A crisis to worsen all crises: living with lockdowns in the Global South.
In this episode Reva Yunus and Aleida Borges talk about the gendered aspects of a very ‘punitive’ pandemic response, especially in the Global South. Dr Aleida Mendes Borges also talks about the book, “Pandemic response and the cost of lockdowns. Global debates from humanities and social sciences”, which she co-edited with Peter Sutoris, Sinéad Murphy and Yossi Nehushtan.
Who were the people who paid the highest cost of lockdown? This is the question that this conversation focuses on, serving as an urgent reminder of why lockdowns should never be repeated. Dr Borges offers insights into how the decontextualised, top-down, one-size-fits-all approach to handling the pandemic led to an ignorance of local resources, experiences and concerns. The socioeconomic impact on women received minimal attention despite their insecure economic status and higher vulnerability to such crises, and despite local and global voices pointing to the ‘shadow’ pandemic targeting women since the beginning of lockdowns. Challenges of cramped spaces, safety, poverty and ‘double shifts’ were ignored even as large sections of women workers were declared ‘essential’ workers who faced higher risks and earned lower wages. At the same time, the state used high levels of violence in many parts of the world reflecting a shift in the relationship between state power and citizens, especially marginalised groups.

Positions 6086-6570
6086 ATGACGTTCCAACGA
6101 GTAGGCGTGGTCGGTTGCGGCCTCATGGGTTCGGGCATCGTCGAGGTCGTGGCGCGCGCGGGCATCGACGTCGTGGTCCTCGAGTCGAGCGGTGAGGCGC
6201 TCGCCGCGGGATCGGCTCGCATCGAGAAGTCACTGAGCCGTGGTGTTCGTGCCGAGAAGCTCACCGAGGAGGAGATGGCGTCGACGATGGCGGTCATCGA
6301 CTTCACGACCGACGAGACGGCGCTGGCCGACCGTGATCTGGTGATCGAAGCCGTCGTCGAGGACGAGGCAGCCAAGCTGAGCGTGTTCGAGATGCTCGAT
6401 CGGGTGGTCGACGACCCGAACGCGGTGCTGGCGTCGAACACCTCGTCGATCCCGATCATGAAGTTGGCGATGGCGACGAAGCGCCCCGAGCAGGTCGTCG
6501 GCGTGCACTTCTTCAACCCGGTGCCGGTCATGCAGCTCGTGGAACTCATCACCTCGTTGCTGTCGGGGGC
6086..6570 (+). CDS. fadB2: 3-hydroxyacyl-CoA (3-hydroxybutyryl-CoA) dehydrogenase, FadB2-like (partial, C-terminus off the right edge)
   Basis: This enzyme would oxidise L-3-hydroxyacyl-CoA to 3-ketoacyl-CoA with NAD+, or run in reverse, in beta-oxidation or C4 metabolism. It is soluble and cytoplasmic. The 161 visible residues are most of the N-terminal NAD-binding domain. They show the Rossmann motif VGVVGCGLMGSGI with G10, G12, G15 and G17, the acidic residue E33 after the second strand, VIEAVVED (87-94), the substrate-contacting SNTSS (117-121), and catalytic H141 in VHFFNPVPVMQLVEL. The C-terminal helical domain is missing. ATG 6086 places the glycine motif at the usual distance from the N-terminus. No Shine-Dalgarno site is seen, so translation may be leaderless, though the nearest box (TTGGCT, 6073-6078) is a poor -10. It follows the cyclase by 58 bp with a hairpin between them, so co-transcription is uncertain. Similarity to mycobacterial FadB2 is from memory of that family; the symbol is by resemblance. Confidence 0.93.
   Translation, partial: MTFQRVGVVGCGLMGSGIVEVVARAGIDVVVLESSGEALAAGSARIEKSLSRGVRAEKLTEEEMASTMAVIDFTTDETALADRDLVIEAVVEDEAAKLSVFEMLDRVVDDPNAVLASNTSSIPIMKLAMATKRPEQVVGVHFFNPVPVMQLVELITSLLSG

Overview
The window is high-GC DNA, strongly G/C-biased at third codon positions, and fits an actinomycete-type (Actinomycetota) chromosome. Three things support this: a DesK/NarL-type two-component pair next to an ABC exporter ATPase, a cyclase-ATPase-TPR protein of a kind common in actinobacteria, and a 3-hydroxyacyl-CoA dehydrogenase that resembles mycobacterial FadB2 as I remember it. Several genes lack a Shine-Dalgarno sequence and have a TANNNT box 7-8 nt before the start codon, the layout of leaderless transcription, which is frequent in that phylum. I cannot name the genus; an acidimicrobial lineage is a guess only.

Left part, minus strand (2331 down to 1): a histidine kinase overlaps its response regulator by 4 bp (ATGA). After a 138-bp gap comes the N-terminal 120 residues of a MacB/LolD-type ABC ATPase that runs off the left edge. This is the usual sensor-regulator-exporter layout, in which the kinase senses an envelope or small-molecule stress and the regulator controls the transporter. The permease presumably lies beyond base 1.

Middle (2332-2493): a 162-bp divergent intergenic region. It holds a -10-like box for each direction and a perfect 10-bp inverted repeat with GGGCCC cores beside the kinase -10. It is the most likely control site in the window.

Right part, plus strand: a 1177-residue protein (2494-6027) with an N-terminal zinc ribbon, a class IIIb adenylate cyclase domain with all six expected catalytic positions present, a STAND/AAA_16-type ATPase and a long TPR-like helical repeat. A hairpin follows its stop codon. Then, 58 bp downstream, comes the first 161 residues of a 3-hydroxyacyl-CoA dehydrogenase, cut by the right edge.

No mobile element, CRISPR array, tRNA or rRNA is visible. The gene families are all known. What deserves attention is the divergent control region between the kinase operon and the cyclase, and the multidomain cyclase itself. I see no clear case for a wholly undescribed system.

More about the Authors
Reva Yunus is a Lecturer at the University of York and researches gender issues, poverty, precarity and schooling.
University faculty page: https://www.york.ac.uk/education/our-staff/academic/reva-yunus/
Order the book here.